Our response to people who are feeling isolated or alone.

  • Feeling isolated or alone is not a good way to feel. We will keep on phoning people in the community, because we know that this is meaningful to them. Our Youth Leadership Coordinator and Grassroots Connections Coordinator have also been working on creative ways of getting our regular programs into an online format. For the 70 to 80% of our community with internet access, we wanted to be sure we have robust programming in place to keep the momentum of these initiatives going. We have online formats for ACEY (Association for Committed and Engaged Youth), Youth Zone, and Sport for Change, and we’re considering how we can do this for more initiatives as well.

Our response to the challenge of Food Access, a priority for people in the community

  • The Storefront’s “core” work is facilitating collaboration between people and groups so that people in the neighbourhood can have access to resources and opportunities that support their well-being. When people in the community need food – and they need food now – we do what we do best to help. 
    • One way we are facilitating collaboration: working with our longtime partner 5n2 Kitchens and a new collaborator, Square Roots GTA we are requesting $10,000 from United Way that would allow these 2 volunteer-driven organizations to work together so that hundreds of people who face food insecurity can get fresh produce and pantry staples delivered to their homes. 
    • Another response: We’ve put 5n2 Kitchens in touch with our friends at Dow Canada, who responded to the great need for food with a $2,000 grant to support 5n2’s food delivery initiatives.

In neither of the above responses to the food access challenge will The Storefront see a financial benefit. It’s not like Storefront doesn’t need philanthropic contributions to help facilitate collaboration – we absolutely do. But right now, people in the community need food, and our role as connector and convenor is an important one that we recognize and so we step up. We know in our bones that there is value in facilitating collaboration.  In both of the examples above, our involvement is what led to things coming together.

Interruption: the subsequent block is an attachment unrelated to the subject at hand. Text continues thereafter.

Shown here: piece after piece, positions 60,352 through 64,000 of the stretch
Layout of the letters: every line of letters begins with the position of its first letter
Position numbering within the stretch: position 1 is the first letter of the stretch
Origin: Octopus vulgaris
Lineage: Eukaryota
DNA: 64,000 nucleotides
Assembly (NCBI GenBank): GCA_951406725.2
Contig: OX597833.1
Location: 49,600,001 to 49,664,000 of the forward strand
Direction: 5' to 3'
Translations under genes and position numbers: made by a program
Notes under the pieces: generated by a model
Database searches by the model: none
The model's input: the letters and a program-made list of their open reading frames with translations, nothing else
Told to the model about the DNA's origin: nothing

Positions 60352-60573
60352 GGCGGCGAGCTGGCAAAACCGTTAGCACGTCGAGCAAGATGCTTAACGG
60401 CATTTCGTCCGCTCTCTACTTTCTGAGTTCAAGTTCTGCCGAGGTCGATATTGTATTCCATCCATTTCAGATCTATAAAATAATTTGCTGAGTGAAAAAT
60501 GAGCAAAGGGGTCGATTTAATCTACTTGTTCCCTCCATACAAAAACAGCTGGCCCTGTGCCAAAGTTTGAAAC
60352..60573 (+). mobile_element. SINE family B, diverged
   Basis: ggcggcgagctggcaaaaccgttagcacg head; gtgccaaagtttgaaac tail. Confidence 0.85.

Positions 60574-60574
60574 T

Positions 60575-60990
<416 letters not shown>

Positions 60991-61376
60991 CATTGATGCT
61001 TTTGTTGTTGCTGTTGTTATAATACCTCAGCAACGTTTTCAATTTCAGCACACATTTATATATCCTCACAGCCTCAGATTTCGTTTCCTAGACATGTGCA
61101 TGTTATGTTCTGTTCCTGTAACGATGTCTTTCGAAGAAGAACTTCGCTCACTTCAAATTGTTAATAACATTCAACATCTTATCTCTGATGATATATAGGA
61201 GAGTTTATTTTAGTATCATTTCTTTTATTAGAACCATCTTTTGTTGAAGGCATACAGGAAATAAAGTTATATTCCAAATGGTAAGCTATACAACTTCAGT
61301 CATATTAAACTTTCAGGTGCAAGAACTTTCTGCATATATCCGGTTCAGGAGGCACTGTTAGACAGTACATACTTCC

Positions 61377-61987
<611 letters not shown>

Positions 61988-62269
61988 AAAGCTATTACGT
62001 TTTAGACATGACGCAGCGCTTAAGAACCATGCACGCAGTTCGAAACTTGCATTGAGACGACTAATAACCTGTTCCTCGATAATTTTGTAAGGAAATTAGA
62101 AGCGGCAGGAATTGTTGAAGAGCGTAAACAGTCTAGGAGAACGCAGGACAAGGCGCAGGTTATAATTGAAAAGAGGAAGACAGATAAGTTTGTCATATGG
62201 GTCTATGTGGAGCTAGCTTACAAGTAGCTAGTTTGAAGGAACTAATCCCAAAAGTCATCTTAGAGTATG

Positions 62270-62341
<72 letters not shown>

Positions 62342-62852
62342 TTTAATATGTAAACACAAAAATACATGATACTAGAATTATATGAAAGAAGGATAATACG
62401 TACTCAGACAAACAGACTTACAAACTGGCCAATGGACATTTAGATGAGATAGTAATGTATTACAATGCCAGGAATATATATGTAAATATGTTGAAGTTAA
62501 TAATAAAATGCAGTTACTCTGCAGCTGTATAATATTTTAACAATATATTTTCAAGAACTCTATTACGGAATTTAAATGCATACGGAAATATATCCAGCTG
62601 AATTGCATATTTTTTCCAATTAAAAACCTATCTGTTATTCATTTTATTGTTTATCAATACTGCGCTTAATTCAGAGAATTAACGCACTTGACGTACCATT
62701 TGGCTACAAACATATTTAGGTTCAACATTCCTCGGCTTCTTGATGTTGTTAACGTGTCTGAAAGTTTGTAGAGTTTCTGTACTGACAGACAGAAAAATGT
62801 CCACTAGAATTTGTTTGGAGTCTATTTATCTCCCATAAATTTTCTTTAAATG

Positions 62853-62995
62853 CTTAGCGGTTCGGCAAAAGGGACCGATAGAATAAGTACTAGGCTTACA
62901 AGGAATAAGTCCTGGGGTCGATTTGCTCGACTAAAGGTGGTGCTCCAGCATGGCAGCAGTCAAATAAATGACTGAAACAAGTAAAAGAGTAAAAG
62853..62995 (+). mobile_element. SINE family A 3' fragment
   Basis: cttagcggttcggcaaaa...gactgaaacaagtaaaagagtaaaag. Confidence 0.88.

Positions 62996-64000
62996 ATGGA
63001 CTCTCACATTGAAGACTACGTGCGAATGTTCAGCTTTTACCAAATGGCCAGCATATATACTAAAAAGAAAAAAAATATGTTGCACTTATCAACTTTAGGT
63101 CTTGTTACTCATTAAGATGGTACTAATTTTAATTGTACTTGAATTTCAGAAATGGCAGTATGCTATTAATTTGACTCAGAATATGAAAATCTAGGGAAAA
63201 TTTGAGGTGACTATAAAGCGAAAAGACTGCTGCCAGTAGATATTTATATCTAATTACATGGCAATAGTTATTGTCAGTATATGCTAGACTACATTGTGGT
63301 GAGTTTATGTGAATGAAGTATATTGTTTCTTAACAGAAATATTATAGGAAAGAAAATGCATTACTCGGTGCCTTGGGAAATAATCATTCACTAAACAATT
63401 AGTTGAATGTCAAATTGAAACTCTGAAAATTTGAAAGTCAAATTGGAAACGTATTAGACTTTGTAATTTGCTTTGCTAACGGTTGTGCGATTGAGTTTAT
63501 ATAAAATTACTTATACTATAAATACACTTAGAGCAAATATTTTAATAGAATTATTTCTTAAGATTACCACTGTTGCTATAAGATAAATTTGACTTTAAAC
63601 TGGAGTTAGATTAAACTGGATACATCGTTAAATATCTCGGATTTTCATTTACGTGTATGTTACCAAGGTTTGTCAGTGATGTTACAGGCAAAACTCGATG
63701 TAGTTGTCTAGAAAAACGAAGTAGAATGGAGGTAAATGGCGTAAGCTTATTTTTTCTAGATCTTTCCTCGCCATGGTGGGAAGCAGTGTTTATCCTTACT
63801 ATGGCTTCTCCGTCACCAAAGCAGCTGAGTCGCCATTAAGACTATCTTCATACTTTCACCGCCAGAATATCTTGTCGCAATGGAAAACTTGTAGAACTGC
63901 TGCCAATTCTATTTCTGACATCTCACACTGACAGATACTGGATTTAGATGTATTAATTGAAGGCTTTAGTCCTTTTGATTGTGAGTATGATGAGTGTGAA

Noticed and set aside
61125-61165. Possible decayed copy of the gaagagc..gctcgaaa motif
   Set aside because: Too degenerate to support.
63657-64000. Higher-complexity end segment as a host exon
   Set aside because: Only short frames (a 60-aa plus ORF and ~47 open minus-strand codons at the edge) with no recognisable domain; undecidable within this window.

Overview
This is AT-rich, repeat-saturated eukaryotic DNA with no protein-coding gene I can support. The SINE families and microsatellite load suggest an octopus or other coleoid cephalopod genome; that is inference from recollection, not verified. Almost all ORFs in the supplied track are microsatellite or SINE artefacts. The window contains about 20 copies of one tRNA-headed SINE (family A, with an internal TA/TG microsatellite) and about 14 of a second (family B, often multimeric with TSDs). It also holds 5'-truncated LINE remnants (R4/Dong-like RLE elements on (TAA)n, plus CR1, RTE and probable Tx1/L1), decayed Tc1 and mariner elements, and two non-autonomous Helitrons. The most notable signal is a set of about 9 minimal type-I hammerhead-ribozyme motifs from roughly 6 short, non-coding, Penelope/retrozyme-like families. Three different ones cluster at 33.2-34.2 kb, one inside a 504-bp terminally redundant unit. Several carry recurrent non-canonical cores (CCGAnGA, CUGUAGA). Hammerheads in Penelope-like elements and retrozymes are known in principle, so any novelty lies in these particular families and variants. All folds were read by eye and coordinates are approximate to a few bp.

We also know that many people value the work The Storefront does as a “Community Backbone” organization. As it’s #GivingTuesdayNow today, I would like to give thanks to you for your connection.

A big Storefront Thank You also goes out to: 

  • everyone who has ever made a donation to The Storefront 
  • everyone involved in approving funding for us,
  • and and extra special thanks to everyone who has made an unsolicited donation since the pandemic isolation measures began in mid-March including
    • all of our monthly donors who invest in our “Connected Community” work each and every month. 
    • 3 anonymous individuals (you know who you are!)
    • Rotary Club of North Scarborough
    • The Northpine Foundation
    • RBC

Not a Storefront supporter yet? It’s easy to become one! We’d love to welcome you if you choose to build community this way with us.

Please keep safe, and keep building community! We can keep on fostering social connection from a distance, together.